Speaking clearly also lets us examine the elements of a proposition plainly. We know that slogans masquerading as plain speech are mere rhetoric because, on a moment’s inspection, they reveal themselves to be absurd. “The best answer to a bad guy with a gun is a good guy with a gun” reveals itself to be a lie on a single inspection: the best answer is to not let the bad guy have a gun. “Guns don’t kill people, people do.” No: obviously, people with guns kill more people than people without them. Why not ban knives or cars, which can be instruments of death, too? Because these things were designed to help people do things other than kill people. “Gun control” means controlling those things whose first purpose is to help people kill other people. (I’ve written at length about farmers and hunting rifles, and of how they’re properly controlled in Canada. In any case, if guns were controlled merely as well as cars and alcohol, we’d be a long way along.) And the idea that you can be pro-life and still be pro-gun: if your primary concern is actually with the sacredness of life, then you have to stand with Richard Martinez, in memory of his son.

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The numbers say that so many of these guns used on innocent people, dead because they went to work or went to school, were purchased legally. It means that the real insanity in the greatest country in the world, the one for which my father and all those like him fought, is this:

That we are somehow sane on the subject of guns.

We think we can police the rest of the world while the rest of the world looks at us like the Wild West; while those here who say this is all a way of protecting the Second Amendment are the ones making a mockery of its original intent, and ideals.

This is Memorial Day 2014 then. We mourn more dead college kids along with those who laid down their lives for our freedoms, mourn more innocents gunned down on the real modern battlefield:

The streets of the United States of America.

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With due respect to those who are asking me to comment on last night’s tragic mass shooting at UCSB in Isla Vista, CA — I no longer have anything to say about what is now part of normal American life. Everything I have to say about this, I said it 12 years ago: We are a people easily manipulated by fear which causes us to arm ourselves with a quarter BILLION guns in our homes that are often easily accessible to young people, burglars, the mentally ill and anyone who momentarily snaps. We are a nation founded in violence, grew our borders through violence, and allow men in power to use violence around the world to further our so-called American (corporate) “interests.” The gun, not the eagle, is our true national symbol. While other countries have more violent pasts (Germany, Japan), more guns per capita in their homes (Canada [mostly hunting guns]), and the kids in most other countries watch the same violent movies and play the same violent video games that our kids play, no one even comes close to killing as many of its own citizens on a daily basis as we do — and yet we don’t seem to want to ask ourselves this simple question: “Why us? What is it about US?” Nearly all of our mass shootings are by angry or disturbed white males. None of them are committed by the majority gender, women. Hmmm, why is that? Even when 90% of the American public calls for stronger gun laws, Congress refuses — and then we the people refuse to remove them from office. So the onus is on us, all of us. We won’t pass the necessary laws, but more importantly we won’t consider why this happens here all the time. When the NRA says, “Guns don’t kill people — people kill people,” they’ve got it half-right. Except I would amend it to this: “Guns don’t kill people — Americans kill people.” Enjoy the rest of your day, and rest assured this will all happen again very soon.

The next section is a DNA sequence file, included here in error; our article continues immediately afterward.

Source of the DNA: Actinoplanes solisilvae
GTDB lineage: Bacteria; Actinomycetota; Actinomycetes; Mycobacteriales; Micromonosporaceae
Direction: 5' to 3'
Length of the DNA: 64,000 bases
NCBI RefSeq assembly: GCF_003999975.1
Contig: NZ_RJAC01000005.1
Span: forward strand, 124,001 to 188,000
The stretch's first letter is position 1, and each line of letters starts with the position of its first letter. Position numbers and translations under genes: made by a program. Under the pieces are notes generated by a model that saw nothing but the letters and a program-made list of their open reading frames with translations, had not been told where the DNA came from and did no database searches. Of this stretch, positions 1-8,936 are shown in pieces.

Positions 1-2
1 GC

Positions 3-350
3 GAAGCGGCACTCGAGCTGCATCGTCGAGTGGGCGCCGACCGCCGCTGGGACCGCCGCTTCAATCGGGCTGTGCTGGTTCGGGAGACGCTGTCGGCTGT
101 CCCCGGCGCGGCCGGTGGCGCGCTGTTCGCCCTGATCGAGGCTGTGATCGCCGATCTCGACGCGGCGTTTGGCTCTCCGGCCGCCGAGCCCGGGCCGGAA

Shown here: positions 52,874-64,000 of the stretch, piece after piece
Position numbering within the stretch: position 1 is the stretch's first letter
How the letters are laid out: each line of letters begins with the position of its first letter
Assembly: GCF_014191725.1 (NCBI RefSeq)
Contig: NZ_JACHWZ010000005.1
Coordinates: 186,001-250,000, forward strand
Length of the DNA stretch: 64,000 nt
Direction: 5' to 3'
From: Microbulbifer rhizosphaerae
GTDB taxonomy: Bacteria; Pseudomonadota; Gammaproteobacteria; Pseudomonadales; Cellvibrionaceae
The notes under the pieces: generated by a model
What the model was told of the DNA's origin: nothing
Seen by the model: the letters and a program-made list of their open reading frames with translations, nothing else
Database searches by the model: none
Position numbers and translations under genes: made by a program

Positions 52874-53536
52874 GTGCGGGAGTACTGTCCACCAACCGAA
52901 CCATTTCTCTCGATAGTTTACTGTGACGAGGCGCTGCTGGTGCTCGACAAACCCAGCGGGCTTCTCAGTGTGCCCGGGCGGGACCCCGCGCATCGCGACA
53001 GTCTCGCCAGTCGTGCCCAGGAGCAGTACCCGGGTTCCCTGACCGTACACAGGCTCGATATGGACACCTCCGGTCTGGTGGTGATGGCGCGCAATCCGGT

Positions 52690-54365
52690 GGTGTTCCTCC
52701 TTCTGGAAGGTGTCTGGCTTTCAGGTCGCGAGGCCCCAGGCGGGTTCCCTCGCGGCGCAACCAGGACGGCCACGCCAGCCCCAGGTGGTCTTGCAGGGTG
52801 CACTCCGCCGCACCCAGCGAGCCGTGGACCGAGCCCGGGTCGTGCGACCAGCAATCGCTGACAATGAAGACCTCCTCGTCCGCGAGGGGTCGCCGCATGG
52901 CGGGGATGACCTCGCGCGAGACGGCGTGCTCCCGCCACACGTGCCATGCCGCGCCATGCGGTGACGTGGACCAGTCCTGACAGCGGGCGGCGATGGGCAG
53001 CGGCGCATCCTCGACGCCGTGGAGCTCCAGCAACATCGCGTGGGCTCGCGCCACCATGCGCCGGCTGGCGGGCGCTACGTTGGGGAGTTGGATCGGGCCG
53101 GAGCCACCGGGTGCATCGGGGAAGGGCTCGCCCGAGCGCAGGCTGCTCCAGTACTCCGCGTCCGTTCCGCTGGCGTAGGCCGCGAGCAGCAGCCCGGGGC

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You have to hand it to the liberals: they never miss an opportunity to convert tragedy into political gain. In the wake of Elliot Rodger’s six murders–three with a knife and three with a gun, plus injuries inflicted with an automobile–they are calling, once again, for gun confiscation. I guess they are, anyway. As usual, they denounce conservatives and say things like “end the madness,” but confiscation seems to be the point of it all.

Once again, though, liberals are denied the holy grail of mass murderers–a conservative perpetrator, preferably a follower of the Tea Party. Rodger, like most of the others, was a devoted liberal. He followed the Young Turks on YouTube, a far-left group led by a goof named Cenk Uygur who once was an MSNBC host. So, foiled once again, liberals can make only their broader propaganda points…

Beyond that, some might argue that Rodger was a prototypical liberal male, only carried to a pathological extreme. Consider the profile: socially awkward, convinced of his own brilliance but not notably successful in life, hungry for revenge against those who have done better despite their obvious inferiority, eager to gain power over others, but through political influence rather than firearms–is this not a typical liberal on Twitter, or elsewhere on the internet? Or, for that matter, in the Obama administration? Isn’t state power the legal path to the long-awaited revenge of the liberal nerds? This strikes me as a plausible suggestion.